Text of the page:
Robin Robertson (Pan Macmillan, Picador )
Walker is a D-Day veteran with post-traumatic stress disorder; he can’t return home to rural Nova Scotia, and looks instead to the city for freedom, anonymity and repair. As he moves from New York to Los Angeles and San Francisco we witness a crucial period of fracture in American history, one that also allowed film noir to flourish. The Dream had gone sour but – as those dark, classic movies made clear – the country needed outsiders to study and dramatise its new anxieties.
While Walker tries to piece his life together, America is beginning to come apart: deeply paranoid, doubting its own certainties, riven by social and racial division, spiralling corruption and the collapse of the inner cities. The Long Take is about a good man, brutalised by war, haunted by violence and apparently doomed to return to it – yet resolved to find kindness again, in the world and in himself.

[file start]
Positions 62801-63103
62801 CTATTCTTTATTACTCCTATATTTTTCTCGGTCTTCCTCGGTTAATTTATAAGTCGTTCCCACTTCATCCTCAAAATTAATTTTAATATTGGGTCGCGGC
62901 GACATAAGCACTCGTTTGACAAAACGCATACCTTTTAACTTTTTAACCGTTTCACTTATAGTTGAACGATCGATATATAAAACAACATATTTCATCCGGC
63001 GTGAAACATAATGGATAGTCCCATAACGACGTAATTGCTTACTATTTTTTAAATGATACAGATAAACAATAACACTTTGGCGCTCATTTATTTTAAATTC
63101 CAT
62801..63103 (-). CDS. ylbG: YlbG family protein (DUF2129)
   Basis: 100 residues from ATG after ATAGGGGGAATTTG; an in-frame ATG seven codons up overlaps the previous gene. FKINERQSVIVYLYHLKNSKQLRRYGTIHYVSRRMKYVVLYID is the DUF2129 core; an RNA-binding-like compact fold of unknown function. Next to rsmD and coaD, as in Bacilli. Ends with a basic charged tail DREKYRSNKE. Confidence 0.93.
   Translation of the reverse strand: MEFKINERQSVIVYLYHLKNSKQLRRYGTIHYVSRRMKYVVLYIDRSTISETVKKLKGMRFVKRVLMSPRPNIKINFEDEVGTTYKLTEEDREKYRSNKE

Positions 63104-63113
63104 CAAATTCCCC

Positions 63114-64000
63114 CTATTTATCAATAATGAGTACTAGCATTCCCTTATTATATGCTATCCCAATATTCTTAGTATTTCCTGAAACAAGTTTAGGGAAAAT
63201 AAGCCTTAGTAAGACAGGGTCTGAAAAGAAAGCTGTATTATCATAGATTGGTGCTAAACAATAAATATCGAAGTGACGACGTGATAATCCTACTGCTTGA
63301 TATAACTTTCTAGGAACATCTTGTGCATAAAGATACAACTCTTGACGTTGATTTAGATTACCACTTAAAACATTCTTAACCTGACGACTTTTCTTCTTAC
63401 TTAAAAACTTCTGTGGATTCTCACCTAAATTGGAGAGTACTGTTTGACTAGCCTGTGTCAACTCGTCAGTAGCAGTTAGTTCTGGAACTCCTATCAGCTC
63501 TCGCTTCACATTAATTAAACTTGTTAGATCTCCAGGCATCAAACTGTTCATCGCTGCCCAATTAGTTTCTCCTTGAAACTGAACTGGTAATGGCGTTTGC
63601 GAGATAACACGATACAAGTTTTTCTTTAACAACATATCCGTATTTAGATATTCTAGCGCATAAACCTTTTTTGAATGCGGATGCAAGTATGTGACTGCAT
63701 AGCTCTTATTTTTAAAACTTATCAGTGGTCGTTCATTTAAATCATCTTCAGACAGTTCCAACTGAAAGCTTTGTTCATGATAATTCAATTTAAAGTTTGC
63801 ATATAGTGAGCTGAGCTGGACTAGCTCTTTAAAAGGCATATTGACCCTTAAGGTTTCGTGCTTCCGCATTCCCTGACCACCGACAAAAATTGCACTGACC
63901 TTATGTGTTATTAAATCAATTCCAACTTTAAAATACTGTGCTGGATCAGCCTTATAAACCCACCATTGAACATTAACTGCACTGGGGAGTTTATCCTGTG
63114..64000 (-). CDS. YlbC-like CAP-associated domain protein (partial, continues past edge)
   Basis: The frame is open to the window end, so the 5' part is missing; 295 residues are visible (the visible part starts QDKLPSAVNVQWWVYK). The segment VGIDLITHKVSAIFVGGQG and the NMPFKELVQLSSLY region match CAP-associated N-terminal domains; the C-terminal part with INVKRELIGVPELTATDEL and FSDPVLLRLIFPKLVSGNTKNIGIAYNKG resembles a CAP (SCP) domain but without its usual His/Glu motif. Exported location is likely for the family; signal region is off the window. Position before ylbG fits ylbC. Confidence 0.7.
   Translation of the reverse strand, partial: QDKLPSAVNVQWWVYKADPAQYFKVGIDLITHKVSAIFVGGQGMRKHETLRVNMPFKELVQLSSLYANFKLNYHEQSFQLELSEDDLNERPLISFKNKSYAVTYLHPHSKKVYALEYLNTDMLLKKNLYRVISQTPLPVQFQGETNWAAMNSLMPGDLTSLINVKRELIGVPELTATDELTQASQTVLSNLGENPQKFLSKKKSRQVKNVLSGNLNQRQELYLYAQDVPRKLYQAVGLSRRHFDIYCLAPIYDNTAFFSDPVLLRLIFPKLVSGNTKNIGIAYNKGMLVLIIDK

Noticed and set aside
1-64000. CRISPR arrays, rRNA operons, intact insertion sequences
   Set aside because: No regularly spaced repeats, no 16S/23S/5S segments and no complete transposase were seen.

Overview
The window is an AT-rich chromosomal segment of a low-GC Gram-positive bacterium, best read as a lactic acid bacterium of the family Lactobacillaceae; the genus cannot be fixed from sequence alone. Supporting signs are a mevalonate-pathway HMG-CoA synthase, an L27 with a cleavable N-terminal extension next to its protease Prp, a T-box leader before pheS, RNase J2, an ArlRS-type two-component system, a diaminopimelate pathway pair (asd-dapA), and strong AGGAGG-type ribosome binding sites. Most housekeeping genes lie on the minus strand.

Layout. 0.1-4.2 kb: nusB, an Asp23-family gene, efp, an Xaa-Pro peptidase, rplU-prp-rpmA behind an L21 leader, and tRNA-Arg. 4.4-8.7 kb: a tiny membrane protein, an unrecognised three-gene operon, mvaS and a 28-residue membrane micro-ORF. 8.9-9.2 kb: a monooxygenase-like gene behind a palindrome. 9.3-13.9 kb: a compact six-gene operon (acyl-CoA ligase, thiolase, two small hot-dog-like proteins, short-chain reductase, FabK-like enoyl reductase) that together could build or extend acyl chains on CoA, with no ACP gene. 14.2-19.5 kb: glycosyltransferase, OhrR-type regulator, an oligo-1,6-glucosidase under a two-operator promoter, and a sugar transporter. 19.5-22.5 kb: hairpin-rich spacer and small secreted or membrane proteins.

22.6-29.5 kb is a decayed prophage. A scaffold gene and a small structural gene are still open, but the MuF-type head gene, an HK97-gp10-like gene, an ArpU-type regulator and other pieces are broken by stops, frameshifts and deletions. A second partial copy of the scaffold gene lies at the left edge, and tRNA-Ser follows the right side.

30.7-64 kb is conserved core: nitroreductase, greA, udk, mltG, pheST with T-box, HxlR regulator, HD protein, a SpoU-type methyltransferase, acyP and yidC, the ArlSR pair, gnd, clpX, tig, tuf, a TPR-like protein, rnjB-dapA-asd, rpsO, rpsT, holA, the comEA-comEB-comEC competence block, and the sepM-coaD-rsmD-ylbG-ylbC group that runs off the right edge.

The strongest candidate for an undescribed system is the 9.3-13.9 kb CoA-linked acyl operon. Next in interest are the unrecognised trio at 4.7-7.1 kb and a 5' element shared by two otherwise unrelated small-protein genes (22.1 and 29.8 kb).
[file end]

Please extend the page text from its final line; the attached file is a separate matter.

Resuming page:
Judge Jacqueline Rose comments:
The Long Take offers a wholly unique literary voice and form. A verse novel with photographs, it manages to evoke with exceptional vividness aspects of post-World War Two history that are rarely parsed together. Swinging effortlessly between combat with its traumatic aftermath, and the brute redevelopment of American cities, The Long Take shows us the ravages of capitalism as a continuation of war-time violence by other means. It is also a bold, eloquent homage to cinema as perhaps the only medium in which the true history of America has been preserved. This is a genre-defying novel. Cutting from battlefield to building demolitions in San Francisco and LA, to the killing of black men on the streets of America today, it imports into the very form of the writing one of the most famous film techniques: cross-cutting. You could be in the cinema, or listening to an elegy, or reading the story of one man’s devastating experience as he tries to rebuild the shards of his life after the war. A pageant of loss, The Long Take is also a lyrical tribute to the power of writing and image to convey, and somehow survive, historic and ongoing suffering and injustice.